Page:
While the layers bake, prepare the white chocolate frosting. Beat the butter on a medium speed for 30 seconds with a paddle attachment, until smooth. Slowly add in the powdered sugar, 1 cup at a time. Alternate with small splashes of cream. Once fully mixed, add in the vanilla, salt, and melted white chocolate. Beat on low until the ingredients are fully incorporated, and the desired consistency is reached. If the frosting is too thick, add in cream (1 teaspoon at a time). If the frosting is too thin, add in more powdered sugar (quarter of a cup at a time).

NOTE: When making frosting for a cake, it is important to mix the buttercream on low at the end of the process for a couple minutes, to get out any extra air that might have be incorporated during the mixing process. This will make it easier to get super smooth sides on your cake!

Next, make the pink, white chocolate ganache! Heat heavy cream in a heat-proof bowl in the microwave for 45 seconds-1 minute, until bubbling. Gently pour white chocolate chips into the heavy cream, making sure they are fully covered with cream. Allow mixture to sit for 2 minutes. Stir slowly until the cream and white chocolate are combined, then heat again for 20 seconds and stir. Repeat as necessary until all the chocolate bits are fully melted and incorporated. Then add gel food coloring, and mix until evenly colored. Allow to cool until desired viscosity is reached.

If it seems too thin or thick, you can add a touch more chocolate chips or heavy cream! The type of cream and white chocolate that you use can affect the consistency, so feel free to adjust as needed. I like to put my ganache into plastic squirt bottles when decorating cakes, but you can also use a spoon to drizzle it over cakes.

Stack and frost layers on a cardboard cake round. Frost an even layer of white chocolate buttercream on top of each cake layer, and add a generous drizzle of white chocolate ganache. Sprinkle with non-pareil sprinkles. Repeat with remaining cake layers, alternating the pink and white layers.

circus animal cake layers stacked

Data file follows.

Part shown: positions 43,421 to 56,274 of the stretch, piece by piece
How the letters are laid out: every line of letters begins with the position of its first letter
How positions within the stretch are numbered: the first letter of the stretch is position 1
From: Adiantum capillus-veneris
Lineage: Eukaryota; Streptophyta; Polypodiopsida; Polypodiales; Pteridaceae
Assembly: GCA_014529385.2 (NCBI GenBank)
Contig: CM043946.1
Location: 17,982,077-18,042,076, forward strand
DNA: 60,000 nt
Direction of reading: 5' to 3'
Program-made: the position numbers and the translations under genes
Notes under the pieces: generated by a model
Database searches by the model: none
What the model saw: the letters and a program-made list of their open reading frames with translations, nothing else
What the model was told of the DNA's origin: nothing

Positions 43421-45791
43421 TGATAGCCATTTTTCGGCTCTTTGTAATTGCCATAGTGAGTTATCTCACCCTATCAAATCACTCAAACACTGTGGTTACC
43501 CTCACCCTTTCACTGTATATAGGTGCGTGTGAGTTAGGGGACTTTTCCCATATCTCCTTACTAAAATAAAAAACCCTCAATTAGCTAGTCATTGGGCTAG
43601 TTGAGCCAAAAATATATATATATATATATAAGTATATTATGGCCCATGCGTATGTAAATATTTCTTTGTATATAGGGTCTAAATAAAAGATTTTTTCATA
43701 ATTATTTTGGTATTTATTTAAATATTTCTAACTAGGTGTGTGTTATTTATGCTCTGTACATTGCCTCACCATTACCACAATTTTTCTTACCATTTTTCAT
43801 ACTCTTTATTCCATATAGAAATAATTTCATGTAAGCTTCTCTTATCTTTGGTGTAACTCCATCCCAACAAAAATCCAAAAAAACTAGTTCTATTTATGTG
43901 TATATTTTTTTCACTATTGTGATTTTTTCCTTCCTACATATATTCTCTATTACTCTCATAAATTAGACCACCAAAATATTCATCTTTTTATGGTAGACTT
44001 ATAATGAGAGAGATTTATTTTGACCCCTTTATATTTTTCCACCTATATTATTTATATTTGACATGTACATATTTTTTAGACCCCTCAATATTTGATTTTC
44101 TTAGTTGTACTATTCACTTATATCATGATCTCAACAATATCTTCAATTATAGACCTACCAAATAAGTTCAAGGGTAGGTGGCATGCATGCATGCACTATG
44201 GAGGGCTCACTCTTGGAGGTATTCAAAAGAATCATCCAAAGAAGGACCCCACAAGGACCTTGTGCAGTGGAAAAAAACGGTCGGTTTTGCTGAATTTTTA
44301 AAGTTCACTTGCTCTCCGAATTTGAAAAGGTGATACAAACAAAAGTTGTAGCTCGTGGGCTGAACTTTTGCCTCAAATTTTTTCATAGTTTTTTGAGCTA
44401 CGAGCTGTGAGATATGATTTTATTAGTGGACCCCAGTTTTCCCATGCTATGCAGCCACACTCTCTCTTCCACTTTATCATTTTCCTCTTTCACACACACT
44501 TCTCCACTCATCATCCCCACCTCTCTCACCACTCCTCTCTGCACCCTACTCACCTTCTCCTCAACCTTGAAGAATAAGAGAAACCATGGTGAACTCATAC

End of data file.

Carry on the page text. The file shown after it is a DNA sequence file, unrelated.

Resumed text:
Cover the cake in a thin crumb coat, and chill in the freezer or fridge for about 5 minutes. Once the crumb coat is firm to the touch, add a second layer of frosting. Smooth using a bench scraper. You can see a full tutorial on how to frost a cake with smooth sides here.

circus animal cake crumb coat

To add the pink ganache drips, chill the cake for 10 minutes in the freezer (the cake needs to be cold for the drips to stay in place). Always be sure to do a test drip, to ensure that your ganache is at the right temperature. Place the cake back in the freezer for another 10 minutes, to ensure the drips chill to keep them in place.

circus animal cookie pink drips

Then add frosting swirls around the top of the cake using a wilton 4B tip. Place a circus animal cookie on top of each swirl, and add non-pareil sprinkles around the top, and base of the cake.

me adding sprinkles to circus animal cake

Then all that’s left to do is cut into this cake and enjoy it! It’s perfect for anyone who grew up loving circus animal cookies, or  really anyone who loves white chocolate!!

circus animal cake sliced

Chocolate Blackout Cake

Few things can beat a good chocolate cake. I’d heard of Brooklyn Blackout Cakes before, but I figured it was just a really over the top chocolate cake.

I had no clue it involved pudding, cake crumbs, and that the name in no way relates the chocolate in the cake!!

Here’s a brief snippet of history behind the name of this cake! This cake concept was developed by the Ebinger Baking Company during World War II.

Civilian black out drills were being practiced in Brooklyn to ensure that light from the city wasn’t reflecting on US ships off the coast, giving away their position.

Ebinger got creative with their marketing and named their cake after these drills. Their cake was filled with pudding, covered in a fudge frosting, and coated with cake crumbs!!